For the Night of 6 September 2010
South Korea-US: The Allies announced that a typhoon has prompted them to postpone the anti-submarine warfare exercise in the Yellow Sea for safety reasons.
North Korea-South Korea: The Korean Central News Agency said on 6 September that North Korea will release the South Korean fishing boat and its crew which the North captured last month for violating the exclusive economic zone. The announcement described the release as made "from the compatriotic and humanitarian points of view."
Comment: Like the release of the US citizen to former President Carter, this is further confirmation that the North wants no grievances with neighbors and enemies to cast a shadow over the Party Conference -- most likely this week - that might be exploited to disrupt it.
North Korea: Party Conference Update. The Party newspaper Rodong Sinmun reported on 6 September that delegates from the Workers' Party are arriving in Pyongyang for the 3rd Party Conference. The leadership has not announced the date the conference begins or how long it will last. Often for security purposes, the North withholds that information for significant internal events until after they have concluded their work.
Comment: More than 1,300 delegates attended the 1966 conference. Accommodation is a significant burden, but delegates will have been arriving most likely for weeks before now. If the Conference has not already begun, it is likely to this week, based on today's announcement.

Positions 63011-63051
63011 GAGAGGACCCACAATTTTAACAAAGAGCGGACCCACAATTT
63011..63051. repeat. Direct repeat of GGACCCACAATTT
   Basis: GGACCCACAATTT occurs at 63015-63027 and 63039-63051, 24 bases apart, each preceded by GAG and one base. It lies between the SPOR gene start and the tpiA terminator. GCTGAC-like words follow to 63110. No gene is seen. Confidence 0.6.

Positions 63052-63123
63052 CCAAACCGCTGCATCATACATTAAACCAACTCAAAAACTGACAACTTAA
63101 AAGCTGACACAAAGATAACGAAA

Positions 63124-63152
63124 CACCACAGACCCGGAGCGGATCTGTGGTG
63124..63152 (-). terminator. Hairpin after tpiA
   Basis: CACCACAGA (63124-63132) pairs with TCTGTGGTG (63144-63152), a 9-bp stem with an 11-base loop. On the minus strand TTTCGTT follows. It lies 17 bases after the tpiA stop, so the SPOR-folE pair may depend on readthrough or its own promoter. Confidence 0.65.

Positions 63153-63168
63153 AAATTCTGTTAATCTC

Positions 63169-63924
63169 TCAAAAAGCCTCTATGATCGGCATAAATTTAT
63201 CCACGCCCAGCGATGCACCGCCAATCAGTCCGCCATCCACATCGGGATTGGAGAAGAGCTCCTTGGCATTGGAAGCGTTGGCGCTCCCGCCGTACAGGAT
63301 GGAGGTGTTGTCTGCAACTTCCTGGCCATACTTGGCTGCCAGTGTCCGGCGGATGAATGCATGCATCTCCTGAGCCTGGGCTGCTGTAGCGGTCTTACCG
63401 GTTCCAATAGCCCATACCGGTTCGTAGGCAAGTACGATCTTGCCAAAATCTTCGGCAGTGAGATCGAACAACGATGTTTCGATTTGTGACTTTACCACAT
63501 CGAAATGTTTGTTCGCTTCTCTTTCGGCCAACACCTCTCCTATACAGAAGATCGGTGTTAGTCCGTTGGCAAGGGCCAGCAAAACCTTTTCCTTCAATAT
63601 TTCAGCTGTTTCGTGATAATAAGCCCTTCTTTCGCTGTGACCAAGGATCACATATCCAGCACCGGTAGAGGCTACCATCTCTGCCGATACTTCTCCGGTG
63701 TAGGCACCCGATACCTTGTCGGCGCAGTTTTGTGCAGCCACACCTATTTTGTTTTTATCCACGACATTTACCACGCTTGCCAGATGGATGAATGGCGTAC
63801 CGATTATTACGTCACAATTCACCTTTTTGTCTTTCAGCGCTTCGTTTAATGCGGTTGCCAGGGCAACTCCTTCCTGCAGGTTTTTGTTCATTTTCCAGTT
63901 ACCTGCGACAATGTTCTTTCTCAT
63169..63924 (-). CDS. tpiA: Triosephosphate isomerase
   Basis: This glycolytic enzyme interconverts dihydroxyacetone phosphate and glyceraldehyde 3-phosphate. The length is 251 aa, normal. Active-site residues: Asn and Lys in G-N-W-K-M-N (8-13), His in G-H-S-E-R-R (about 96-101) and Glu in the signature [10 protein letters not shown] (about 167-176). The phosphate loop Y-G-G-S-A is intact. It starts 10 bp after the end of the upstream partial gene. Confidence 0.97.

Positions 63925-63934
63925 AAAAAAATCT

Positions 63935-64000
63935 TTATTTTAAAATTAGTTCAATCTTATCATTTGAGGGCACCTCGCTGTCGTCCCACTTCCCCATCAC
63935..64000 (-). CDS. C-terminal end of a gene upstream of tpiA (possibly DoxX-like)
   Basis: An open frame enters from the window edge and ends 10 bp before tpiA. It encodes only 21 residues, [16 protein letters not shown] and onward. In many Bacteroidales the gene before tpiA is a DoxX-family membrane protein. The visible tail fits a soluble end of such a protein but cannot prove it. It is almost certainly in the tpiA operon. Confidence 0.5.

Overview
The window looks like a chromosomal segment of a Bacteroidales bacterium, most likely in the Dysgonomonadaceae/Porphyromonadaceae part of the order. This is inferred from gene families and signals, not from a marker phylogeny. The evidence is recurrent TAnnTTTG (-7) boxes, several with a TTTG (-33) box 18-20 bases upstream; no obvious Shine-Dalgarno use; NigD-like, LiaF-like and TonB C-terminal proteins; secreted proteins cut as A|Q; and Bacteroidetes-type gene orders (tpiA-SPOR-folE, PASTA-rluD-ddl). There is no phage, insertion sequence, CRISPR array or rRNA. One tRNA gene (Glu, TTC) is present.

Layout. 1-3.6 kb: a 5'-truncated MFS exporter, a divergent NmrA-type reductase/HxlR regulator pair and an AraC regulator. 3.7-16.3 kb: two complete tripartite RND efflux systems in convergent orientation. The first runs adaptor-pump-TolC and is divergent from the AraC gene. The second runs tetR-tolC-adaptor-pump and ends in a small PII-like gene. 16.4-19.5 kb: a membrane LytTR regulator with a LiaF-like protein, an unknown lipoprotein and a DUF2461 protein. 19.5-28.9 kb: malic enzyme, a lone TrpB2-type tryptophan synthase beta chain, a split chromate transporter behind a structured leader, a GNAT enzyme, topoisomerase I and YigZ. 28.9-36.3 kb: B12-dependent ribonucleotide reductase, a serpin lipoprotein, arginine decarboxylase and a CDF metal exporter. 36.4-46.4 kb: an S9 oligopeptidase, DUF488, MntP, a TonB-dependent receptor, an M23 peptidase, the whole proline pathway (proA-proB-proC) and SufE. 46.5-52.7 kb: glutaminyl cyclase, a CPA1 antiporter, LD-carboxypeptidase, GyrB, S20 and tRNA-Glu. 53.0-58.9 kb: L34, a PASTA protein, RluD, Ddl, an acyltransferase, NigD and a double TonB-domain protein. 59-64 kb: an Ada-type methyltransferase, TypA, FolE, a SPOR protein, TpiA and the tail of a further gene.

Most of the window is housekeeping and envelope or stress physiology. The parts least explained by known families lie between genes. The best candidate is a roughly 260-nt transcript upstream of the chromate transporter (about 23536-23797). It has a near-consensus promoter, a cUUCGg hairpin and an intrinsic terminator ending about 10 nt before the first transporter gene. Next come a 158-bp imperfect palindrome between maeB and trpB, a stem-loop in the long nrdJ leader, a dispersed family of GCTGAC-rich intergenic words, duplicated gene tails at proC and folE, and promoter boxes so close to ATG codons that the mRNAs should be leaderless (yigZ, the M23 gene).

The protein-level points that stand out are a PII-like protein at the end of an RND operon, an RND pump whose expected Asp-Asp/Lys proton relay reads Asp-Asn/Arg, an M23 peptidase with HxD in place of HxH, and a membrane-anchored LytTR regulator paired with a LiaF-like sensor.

Kim Chong-il is not likely to designate in public his third son as his successor. Instead he is likely to appoint him to a post that will point to his succession. Kim's brother-in-law and the youth's uncle, Chang Song-taek, has been promoted to party and government positions that supposedly will enable him to act as regent and tutor for Kim Chong-eun, whom Japanese sources say is only 27.
The public appearance of the third son would be a sign that the speculation about his succession to leadership is accurate.
India-Russia: Indian defense scientists claim they created a world record on 5 September when they successfully test-fired the BrahMos supersonic cruise missile off the Orissa coast from the integrated test range launching complex-3 (LC-3) at Chandipur, according to a report in the Times of India on 6 September. This is the first time that the missile performed a steep dive while traveling at nearly three times the speed of sound. During the flight the advanced version of a BrahMos Block-II carried a conventional warhead weighing 200-300 kg (440-660 lbs), the scientists said.
Comment: Defense scientists said the test was a "user's trial" by the defense forces. This missile was developed jointly with the Russians and has navy, air force and army versions. The joint venture plans to produce 2,000 of the missiles and sell about half of them to friendly countries. The BrahMos Block-II has a low radar cross section and is capable of attacking a single discrete small target amid a group of targets. The Indians describe it as a precision strike weapon.
Since mid-2007, the Indian Army has fielded one operational battalion of 67 land attack missiles, with five Tatra 12x12 launch vehicles and two command posts, in Rajasthan. The Army is to get two more battalions.
The Indian Navy has been arming surface ships with anti-ship and land attack BrahMos Block I missiles since 2005, according to Indian defense science sources. A submarine-launched version is under development and reportedly ready for testing, possibly from an Indian KILO-class submarine.
The air force is to receive air-launched anti-ship and land attack versions of the BrahMos by 2012.
End of NightWatch for 6 September.
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